The Gander

Pat Kelly | 05 Nov 2018 | 0 Comment(s)

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The Medical Independent blog takes a look at the more unconventional niches in science and research

Winning by a nose

Research published recently in the Journal of Neuroscience has built on previous work on the relationship between how we breathe and brain activity.

The team, from the Karolinska Institutet in Sweden have determined that people who breathe through their nose are better able to consolidate memories than those who breathe through their mouth. They said previous research on the topic is limited, partly because laboratory animals such as rats and mice are unable to breathe naturally through their mouths.

The researchers asked participants to breathe through either their mouths and noses for 60 minutes on two different occasions and tested their memories on 12 different smells. The team concluded that those who breathed through their noses consolidated memories better than the mouth-breathers.

Dr Artin Arshamian of the Department of Clinical Neuroscience at the Karolinska Institutet commented: “Our study shows that we remember smells better if we breathe through the nose when the memory is being consolidated — the process that takes place between learning and memory retrieval. This is the first time someone has demonstrated this.

“The next step is to measure what actually happens in the brain during breathing and how this is linked to memory,” he continued. “This was previously a practical impossibility, as electrodes had to be inserted directly into the brain. We’ve managed to get round this problem and now we’re developing, with my colleague Johan Lundström, a new means of measuring activity in the olfactory bulb and brain without having to insert electrodes.”

He added: “The idea that breathing affects our behaviour is actually not new. In fact, the knowledge has been around for thousands of years in such areas as meditation, but no-one has managed to prove scientifically what actually goes on in the brain. We now have tools that can reveal new clinical knowledge.”

Overcoming overdose 

A recent study has made limited but potentially significant strides into a novel strategy to prevent cocaine overdose.

Researchers from the University of Chicago, US, worked on a genetically-engineered patch of skin transplanted onto laboratory mice, not just to prevent overdoses, but also to treat drug addiction.

They used the enzyme butyrylcholinesterase, which is produced naturally by the human body, to break-down cocaine, and genetically engineered it to generate 4,400 times more of the cocaine-hydrolising effect using CRISPR genetic engineering technology. They then inserted the gene into a one centimetre ‘scaffold’ and transplanted it onto cocaine-addicted mice.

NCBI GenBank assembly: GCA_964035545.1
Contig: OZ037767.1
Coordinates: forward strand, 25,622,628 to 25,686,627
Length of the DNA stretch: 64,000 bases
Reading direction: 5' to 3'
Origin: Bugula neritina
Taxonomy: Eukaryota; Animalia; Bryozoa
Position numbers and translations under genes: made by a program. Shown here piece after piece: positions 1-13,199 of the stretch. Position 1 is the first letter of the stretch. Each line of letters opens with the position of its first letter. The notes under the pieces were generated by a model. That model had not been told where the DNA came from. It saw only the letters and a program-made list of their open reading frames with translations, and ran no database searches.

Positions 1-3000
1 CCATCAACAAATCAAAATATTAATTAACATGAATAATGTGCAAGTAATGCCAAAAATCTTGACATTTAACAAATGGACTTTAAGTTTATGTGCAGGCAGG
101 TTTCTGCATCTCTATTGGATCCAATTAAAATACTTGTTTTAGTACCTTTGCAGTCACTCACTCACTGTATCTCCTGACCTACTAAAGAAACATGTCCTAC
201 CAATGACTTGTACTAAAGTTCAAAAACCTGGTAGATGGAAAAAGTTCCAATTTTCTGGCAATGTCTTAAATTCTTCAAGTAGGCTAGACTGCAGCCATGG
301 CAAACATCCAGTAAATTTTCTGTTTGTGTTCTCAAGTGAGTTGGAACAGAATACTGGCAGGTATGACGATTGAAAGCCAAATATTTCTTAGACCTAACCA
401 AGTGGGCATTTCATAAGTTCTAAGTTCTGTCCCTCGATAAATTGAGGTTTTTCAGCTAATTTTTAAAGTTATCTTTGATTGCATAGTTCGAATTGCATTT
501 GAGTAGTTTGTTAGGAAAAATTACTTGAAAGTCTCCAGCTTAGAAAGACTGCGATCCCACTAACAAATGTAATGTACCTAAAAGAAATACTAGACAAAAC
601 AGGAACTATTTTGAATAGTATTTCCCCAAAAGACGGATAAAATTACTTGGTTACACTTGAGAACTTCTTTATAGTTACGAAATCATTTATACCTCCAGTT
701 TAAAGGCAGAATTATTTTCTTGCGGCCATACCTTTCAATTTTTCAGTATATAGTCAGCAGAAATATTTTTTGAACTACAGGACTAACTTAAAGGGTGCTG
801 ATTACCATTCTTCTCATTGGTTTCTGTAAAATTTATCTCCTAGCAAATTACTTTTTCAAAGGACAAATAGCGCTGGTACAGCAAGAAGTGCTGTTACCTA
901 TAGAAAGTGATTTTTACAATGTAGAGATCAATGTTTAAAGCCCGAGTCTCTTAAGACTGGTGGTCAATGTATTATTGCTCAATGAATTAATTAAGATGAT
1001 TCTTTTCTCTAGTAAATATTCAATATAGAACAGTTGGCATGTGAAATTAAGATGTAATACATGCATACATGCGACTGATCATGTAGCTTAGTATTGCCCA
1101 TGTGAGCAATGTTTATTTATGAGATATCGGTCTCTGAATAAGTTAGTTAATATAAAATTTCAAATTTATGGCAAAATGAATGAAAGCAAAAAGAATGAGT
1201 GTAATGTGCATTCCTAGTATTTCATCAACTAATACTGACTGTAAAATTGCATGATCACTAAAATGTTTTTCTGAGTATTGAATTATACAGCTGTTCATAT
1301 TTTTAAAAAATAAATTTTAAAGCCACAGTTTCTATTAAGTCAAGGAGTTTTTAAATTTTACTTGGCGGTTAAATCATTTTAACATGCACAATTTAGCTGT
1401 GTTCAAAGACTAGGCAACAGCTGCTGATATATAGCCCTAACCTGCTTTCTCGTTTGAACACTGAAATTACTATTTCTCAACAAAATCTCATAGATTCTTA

They found that after two weeks, a dose of cocaine that would have proved lethal to the animals had no significant effect, as the enzyme broke-down the cocaine before it could reach the brain.

Furthermore, the cocaine-addicted mice no longer craved the enclosure in which they were fed the drug. The researchers added that the skin patch still worked some 10 weeks after transplantation.

Writing in Nature Biomedical Engineering, the authors said: “Here, we show that the transplantation, into mice, of skin cells modified to express an enhanced form of butyrylcholinesterase... enables the long-term release of the enzyme and efficiently protects the mice from cocaine-seeking behaviour and cocaine overdose.

“Cutaneous gene therapy through skin transplants that elicit drug elimination may offer a therapeutic option to address drug abuse.”

New health threat for children

The US Centres for Disease Control and Prevention (CDC) has expressed alarm at the re-emergence of acute flaccid myelitis (AFM), a disease that resembles polio and causes one or more limbs in children to become paralysed.

The CDC has ruled-out polio as a potential cause and the  exact aetiology remains a mystery. In AFM, the grey matter in the spinal cord becomes damaged and children initially present with fever and respiratory illness and subsequently, loss of control of a leg or arm.

Thus far, there have been 127 suspected cases, 62 of which have been confirmed, and the illness has spread across 22 US states. While some 90 per cent of cases occur in those aged 18 years or younger, the average age of onset is four years.

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